Maryland's hiring of Cliff Warren as director of basketball operations last month probably raised eyebrows among Warren's friends and associates in the coaching community.

Why would the 46-year-old former Jacksonville head coach essentially start his career arc from scratch by taking a job that typically goes to a twenty-something trying to move up, not down, the ladder?

It became apparent Tuesday when Mark Turgeon announced Warren as his newest full-time assistant.

Nima Omidvar, a 2008 Maryland grad who had been working the past three seasons as the video coordinator at N.C. State, was named as director of basketball ops.

In the case of Warren, who played for and coached under the legendary Jim Phelan at Mount St. Mary's, the three-week audition went quite well.

Warren probably would not have taken the initial job offer had he not seen opportunity for advancement. Knowing that Turgeon could use him as a recruiter until he found another assistant to replace Scott Spinelli, Warren obviously did enough to warrant a promotion.

In a tumultuous offseason that saw a third of the roster turned over by transfers and Turgeon’s longtime assistant leave for Boston College, Warren’s arrival should give the Terps a first step toward the stability that has proved fleeting during the three seasons since Gary Williams retired.

Coming off a disappointing 17-15 season and headed into the Big Ten in a few months, someone with Warren’s experience and temperament could be just what Turgeon needs to get off the hot seat and put a program that hasn’t been to the NCAA tournament in four seasons back on track.

While getting a recruiter with the reputation of Indiana’s Kenny Johnson would have certainly been a splashier hire nationally, Warren’s resume has a lot more substance than Johnson's. He helped Paul Hewitt take Siena to the NCAA tournament and Georgia Tech to the Final Four.

It might be only a coincidence that Hewitt’s teams became a lot more inconsistent – and borderline lousy – after Warren left to take his first head coaching job at Jacksonville.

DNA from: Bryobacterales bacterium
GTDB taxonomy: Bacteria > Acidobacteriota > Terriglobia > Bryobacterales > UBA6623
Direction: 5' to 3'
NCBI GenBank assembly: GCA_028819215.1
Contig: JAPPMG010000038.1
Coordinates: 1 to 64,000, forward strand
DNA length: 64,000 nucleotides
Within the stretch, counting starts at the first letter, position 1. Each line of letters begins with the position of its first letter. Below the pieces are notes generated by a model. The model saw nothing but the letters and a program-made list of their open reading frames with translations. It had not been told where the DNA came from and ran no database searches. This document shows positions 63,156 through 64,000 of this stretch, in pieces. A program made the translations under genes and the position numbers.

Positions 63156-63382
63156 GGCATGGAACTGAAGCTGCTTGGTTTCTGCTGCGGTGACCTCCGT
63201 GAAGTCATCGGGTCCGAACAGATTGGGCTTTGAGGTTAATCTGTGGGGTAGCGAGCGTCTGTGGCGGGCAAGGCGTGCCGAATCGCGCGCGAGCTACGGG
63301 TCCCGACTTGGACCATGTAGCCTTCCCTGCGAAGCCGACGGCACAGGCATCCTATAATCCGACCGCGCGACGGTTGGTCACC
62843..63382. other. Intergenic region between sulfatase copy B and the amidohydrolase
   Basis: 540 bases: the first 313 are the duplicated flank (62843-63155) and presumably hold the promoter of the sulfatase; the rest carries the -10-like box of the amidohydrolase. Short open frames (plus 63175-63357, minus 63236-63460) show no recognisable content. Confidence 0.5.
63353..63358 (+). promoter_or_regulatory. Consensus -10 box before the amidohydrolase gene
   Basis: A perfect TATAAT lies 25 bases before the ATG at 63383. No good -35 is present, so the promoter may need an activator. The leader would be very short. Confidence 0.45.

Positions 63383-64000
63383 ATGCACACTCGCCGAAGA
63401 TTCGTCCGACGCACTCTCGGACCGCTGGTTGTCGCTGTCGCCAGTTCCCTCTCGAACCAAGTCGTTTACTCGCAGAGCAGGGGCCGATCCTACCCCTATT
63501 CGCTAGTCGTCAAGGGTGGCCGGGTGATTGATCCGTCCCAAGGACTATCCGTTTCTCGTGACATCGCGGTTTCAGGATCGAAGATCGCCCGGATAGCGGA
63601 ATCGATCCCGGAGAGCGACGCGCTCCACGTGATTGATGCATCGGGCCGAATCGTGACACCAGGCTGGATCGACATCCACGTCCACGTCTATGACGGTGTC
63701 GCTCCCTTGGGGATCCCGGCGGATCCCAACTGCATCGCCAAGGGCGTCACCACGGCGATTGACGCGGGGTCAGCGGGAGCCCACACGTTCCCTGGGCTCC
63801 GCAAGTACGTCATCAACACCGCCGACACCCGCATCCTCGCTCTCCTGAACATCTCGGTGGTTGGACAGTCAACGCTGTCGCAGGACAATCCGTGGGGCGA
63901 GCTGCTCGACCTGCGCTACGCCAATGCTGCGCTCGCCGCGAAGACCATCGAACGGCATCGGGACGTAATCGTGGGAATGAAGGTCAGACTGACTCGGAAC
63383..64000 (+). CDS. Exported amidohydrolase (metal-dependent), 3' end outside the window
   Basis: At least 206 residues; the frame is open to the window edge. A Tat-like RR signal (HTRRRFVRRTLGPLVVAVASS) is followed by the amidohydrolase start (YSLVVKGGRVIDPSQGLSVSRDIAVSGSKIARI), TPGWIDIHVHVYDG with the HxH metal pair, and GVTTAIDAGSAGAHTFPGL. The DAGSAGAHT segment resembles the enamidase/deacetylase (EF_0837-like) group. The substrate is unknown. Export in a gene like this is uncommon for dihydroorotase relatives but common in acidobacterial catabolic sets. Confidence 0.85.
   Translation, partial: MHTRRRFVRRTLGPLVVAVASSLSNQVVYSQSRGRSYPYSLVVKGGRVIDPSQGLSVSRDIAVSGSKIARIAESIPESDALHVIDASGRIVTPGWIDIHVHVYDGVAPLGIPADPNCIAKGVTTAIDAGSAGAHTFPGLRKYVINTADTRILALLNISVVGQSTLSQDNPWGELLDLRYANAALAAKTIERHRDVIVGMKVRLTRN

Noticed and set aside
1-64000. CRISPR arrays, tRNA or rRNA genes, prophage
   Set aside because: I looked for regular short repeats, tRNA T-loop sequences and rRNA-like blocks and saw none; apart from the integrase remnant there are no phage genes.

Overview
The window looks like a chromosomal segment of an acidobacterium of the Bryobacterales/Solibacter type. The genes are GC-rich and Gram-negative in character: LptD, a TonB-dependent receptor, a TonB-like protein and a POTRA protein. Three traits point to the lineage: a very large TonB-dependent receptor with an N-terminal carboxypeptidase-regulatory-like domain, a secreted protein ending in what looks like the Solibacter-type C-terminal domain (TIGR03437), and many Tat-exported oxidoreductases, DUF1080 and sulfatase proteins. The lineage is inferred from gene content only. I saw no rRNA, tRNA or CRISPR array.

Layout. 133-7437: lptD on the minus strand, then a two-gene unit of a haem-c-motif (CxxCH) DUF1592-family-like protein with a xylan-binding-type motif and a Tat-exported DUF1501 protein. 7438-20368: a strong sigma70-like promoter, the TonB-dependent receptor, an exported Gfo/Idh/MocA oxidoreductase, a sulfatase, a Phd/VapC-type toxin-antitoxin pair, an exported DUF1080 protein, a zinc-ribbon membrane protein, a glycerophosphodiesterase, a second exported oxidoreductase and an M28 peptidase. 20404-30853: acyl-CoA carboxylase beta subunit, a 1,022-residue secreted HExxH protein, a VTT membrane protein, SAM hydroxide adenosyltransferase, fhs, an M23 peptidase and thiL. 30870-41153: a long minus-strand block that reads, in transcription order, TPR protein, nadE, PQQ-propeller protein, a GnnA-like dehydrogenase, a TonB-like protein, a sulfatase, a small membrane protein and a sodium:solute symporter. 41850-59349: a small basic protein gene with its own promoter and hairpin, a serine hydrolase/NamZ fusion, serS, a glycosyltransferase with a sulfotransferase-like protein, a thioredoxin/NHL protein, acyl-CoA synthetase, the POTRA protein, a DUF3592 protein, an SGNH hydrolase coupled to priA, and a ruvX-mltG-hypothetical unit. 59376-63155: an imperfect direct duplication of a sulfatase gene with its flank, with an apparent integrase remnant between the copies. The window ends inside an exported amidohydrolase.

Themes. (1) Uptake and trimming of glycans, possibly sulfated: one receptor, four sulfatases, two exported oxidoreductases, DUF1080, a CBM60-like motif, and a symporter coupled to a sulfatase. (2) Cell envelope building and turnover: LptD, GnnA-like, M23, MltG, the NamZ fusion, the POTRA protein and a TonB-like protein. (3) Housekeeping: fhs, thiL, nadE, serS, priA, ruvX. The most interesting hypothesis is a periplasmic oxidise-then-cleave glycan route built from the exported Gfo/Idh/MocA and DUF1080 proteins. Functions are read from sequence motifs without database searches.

Though Warren was fired this year after the Dolphins followed back-to-back 20 wins seasons with three straight losing seasons, history tells us that it is much more difficult to sustain success at the mid-major level.

Those who know Warren say that he is well-respected and well-liked in the college basketball community – even by referees – and that he could help Turgeon as Spinelli did in terms of recruiting, game preparation and player development.

A lack of player development certainly was part of Maryland’s on-court regression last season, but a lack of chemistry and maturity might have been a larger issue that was pretty well camouflaged until the defections began in College Park last month.

Even without Dalonte Hill, who resigned following his second DUI since coming in with Turgeon, the Terps have continued to recruit well in the area.

Given the number of four-star prospects that seem to have Maryland on their radar, a second straight Top 10 recruiting class is certainly within reason.

Hiring Johnson, who has been a college coach for less than four seasons and ultimately chose Louisville over his alma mater, would have been created a buzz. 

Hiring Warren, who has coached for 20 years and saw opportunity when some questioned the move, could ultimately help turn Turgeon’s program in the right direction.